Choosing a Topic

At times your professor will provide you with a topic for your writing assignment. This can be a very specific topic (i.e., "Write a Sample Collection Development Policy for the Johnson City Archives"), or it can be more general, only requiring you to stick to a broad subject field (i.e., "Write about a Records Management Issue"). Other times, however, your mission is to complete a certain type of paper, such as an argumentative essay in a research methods course like MALS 5400.

Except for those cases in which your research and writing are steered in a very specific direction, choosing a topic can be challenging for writers. Whenever you're having trouble choosing a paper topic, keep the following suggestions in mind:

Tips For Choosing A Seminar Paper Topic

Choosing A Thesis Or Capstone Project Topic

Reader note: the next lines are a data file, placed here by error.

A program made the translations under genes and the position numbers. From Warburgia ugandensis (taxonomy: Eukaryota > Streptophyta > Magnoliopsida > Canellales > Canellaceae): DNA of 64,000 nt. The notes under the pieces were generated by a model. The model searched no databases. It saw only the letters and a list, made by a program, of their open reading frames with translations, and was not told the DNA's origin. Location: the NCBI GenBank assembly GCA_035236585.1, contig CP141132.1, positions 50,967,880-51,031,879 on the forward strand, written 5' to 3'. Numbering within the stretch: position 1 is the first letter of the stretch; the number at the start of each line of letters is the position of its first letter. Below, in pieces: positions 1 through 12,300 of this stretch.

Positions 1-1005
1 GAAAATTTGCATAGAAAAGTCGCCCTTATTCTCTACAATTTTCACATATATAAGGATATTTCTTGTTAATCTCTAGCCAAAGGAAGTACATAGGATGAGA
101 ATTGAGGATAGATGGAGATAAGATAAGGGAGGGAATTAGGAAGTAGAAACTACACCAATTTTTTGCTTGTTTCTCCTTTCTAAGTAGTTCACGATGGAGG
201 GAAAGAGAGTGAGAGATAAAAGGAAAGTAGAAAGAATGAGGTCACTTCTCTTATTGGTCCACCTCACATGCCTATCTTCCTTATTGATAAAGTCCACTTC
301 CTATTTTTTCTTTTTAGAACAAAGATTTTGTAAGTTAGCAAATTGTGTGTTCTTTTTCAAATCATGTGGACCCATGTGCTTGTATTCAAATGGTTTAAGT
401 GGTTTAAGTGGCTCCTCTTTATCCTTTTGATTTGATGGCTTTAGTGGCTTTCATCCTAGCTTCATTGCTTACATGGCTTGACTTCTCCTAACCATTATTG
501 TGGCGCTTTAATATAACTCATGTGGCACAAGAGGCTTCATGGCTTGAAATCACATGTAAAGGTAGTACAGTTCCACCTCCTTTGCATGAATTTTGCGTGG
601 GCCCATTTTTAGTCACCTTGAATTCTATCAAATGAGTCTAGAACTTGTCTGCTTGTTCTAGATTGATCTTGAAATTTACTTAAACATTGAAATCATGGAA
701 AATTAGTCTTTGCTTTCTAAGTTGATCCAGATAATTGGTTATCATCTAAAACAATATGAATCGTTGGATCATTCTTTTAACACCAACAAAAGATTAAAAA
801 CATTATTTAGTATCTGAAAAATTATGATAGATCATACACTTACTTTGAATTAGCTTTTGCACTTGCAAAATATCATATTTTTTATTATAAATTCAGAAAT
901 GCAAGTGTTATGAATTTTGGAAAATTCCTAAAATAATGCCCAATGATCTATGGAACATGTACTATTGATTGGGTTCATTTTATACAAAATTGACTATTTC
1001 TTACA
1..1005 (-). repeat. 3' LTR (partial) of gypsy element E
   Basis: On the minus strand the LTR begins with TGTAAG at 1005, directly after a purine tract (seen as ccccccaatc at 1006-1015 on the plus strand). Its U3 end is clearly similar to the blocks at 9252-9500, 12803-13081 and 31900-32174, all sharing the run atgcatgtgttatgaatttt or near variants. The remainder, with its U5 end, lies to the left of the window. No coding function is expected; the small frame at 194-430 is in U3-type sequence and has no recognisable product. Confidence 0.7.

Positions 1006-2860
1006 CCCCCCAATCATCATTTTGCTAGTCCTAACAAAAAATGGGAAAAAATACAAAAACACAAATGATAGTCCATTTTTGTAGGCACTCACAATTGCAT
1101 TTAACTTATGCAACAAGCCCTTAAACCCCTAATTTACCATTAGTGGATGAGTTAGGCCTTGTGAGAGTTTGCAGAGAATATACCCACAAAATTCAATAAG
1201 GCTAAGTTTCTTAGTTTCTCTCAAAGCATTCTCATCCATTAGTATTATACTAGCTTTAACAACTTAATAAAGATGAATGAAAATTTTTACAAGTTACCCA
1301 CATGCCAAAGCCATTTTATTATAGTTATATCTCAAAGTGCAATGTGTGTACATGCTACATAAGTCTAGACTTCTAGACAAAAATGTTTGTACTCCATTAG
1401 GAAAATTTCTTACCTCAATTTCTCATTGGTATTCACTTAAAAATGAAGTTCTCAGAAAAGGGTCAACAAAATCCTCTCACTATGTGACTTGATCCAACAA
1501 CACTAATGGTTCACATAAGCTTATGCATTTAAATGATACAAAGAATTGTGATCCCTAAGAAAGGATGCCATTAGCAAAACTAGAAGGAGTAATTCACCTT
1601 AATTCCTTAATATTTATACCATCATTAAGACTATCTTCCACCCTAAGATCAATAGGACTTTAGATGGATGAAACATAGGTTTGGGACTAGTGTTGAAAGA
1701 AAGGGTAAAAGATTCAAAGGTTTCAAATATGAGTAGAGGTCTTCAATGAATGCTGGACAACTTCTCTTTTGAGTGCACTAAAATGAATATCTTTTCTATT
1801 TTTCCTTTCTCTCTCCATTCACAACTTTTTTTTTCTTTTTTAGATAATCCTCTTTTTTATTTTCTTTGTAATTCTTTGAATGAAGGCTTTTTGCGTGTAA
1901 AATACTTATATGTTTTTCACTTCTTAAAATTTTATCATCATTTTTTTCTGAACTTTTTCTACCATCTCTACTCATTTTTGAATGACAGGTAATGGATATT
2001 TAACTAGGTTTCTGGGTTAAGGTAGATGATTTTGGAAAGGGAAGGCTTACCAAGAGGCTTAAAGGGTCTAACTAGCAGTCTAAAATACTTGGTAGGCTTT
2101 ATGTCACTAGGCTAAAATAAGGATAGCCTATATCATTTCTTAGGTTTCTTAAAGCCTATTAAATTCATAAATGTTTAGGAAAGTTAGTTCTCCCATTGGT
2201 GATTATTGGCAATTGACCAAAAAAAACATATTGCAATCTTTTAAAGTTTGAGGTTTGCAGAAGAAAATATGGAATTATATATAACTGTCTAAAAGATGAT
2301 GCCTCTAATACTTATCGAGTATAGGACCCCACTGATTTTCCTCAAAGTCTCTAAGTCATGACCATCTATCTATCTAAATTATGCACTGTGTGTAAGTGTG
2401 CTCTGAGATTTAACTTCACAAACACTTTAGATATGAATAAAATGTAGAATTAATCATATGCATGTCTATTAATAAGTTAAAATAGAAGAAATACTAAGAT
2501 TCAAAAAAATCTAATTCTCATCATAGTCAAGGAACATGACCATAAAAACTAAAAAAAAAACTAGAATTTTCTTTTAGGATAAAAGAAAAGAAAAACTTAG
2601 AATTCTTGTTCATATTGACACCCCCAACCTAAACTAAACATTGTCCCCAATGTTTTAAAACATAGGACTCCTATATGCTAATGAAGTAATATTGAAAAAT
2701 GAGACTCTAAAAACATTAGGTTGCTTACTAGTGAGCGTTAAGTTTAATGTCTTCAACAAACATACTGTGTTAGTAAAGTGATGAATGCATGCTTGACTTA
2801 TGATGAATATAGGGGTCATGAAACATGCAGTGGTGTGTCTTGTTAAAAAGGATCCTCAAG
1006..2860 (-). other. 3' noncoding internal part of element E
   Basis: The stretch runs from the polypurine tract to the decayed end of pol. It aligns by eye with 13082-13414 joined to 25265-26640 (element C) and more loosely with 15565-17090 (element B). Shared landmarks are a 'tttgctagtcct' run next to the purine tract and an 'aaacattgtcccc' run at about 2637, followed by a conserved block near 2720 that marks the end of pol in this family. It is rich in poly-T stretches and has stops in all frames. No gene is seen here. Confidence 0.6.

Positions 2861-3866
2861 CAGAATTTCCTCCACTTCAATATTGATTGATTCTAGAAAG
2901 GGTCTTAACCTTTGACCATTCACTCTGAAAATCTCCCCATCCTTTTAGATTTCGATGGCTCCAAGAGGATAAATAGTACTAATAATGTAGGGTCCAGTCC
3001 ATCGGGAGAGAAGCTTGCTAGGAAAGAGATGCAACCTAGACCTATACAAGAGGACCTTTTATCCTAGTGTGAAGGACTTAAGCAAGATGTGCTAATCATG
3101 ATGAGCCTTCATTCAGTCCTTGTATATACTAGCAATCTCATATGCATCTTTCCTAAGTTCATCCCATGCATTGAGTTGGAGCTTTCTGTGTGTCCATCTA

You may be among the MALS students who come into the program knowing their focus for their thesis or project, and building a program of study around that topic. Or, you might have a general idea of the subjects that interest you, but without a solid thesis or project topic. Whichever camp you fall into, the reality is that your thesis/project topic should remain a priority throughout your graduate school career. This does not mean you need to choose your topic during your first meeting of MALS 5000, nor does it mean you should stubbornly adhere to your first topic idea even if your perspective or interests change or if practical matters (e.g., you couldn't secure funding to study ski culture in the Austrian Alps) prevent you from following your original plan. However, you should be planning your subject-field courses and seminar paper topics with respect to your final culminating experience in MALS.

That said, choosing a thesis or project topic can be intimidating even if you have designed an excellent, cohesive program of study. By definition, this is a big project—you'll be writing anywhere from 25 to 100 pages, conducting extensive research, and defending the last 2+ years of coursework to your committee. Take a deep breath, and consider the following tips to help you stay grounded as you develop a thesis or project topic: